During 1995-2015, there was a 92% increase in the rate of foreign-body ingestions among children younger than 6 years – from an estimated 9 cases per 10,000 children to 18 cases per 10,000 (R2 = 0.90; P less than .001) – according to an analysis in Pediatrics.

Young child sitting on the floor and putting a coin into a piggy bank. Deepak Sethi/iStock/Getty Images

The analysis was conducted by Danielle Orsagh-Yentis, MD, of Vanderbilt University, Nashville, Tenn., and her colleagues. They estimated that, during the study period, 759,074 children younger than 6 years of age were evaluated in U.S. EDs for suspected or confirmed foreign-body ingestions. These estimates were based on data for 29,893 actual cases taken from the National Electronic Injury Surveillance System (NEISS), which represents about 100 hospitals. Each case in this system is given a sample weight by the Consumer Product Safety Commission using a validated method, and the estimates are based on this weighting.

The analysis showed that children aged 1 year (21%) and boys (53%) were the most likely to ingest foreign bodies. Coins were the most frequently ingested objects, at 62%. Among cases which had the location noted (59%), most ingestions occurred in the home (97%).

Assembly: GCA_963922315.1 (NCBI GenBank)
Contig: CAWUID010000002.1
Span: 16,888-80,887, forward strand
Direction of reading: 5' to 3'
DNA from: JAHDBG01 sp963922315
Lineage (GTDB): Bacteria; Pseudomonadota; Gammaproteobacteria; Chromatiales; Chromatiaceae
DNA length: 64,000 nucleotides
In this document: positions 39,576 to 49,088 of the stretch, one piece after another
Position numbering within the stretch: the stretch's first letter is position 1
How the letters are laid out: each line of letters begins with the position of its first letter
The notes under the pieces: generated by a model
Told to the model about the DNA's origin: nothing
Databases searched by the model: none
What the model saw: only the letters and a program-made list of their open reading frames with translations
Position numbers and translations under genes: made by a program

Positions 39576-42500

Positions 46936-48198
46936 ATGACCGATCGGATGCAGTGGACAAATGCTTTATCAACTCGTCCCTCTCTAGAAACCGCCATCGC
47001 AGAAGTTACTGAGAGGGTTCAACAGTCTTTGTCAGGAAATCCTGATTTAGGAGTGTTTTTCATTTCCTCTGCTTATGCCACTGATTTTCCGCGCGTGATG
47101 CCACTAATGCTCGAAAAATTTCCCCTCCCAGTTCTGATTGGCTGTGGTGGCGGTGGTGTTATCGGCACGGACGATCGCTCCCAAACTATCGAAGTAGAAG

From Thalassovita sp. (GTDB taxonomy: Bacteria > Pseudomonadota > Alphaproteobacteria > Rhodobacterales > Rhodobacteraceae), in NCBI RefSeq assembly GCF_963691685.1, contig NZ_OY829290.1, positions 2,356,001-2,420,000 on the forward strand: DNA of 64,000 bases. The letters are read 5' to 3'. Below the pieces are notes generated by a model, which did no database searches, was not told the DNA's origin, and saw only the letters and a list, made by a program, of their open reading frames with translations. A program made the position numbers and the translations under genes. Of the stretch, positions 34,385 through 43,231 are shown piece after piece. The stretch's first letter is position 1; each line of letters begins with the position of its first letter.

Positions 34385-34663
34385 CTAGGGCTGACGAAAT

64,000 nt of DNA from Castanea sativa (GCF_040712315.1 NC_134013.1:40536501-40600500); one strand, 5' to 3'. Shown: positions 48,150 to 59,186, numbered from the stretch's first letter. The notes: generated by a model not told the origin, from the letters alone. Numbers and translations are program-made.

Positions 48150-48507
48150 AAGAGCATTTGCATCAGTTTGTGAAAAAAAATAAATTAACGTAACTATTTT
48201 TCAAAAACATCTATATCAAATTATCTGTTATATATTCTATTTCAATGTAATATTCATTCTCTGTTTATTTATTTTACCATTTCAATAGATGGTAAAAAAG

The authors noted that, although batteries and magnets represented only 7% and 2% of all cases, respectively, “they can both enact considerable damage when ingested.” For example, despite being only the fourth mostly likely object to be ingested, batteries were the second mostly likely to be implicated among hospitalized patients.

The authors noted that the NEISS captures patients in the ED only; the total number of foreign-body ingestions, then, was likely underestimated. Despite this, the authors felt the long study period and large sample were strengths of their analysis.

Dr. Orsagh-Yentis and her associates disclosed no potential conflicts of interest.

SOURCE: Orsagh-Yentis D et al. Pediatrics. 2019 Apr 12. doi: 10.1542/peds.2018-1988.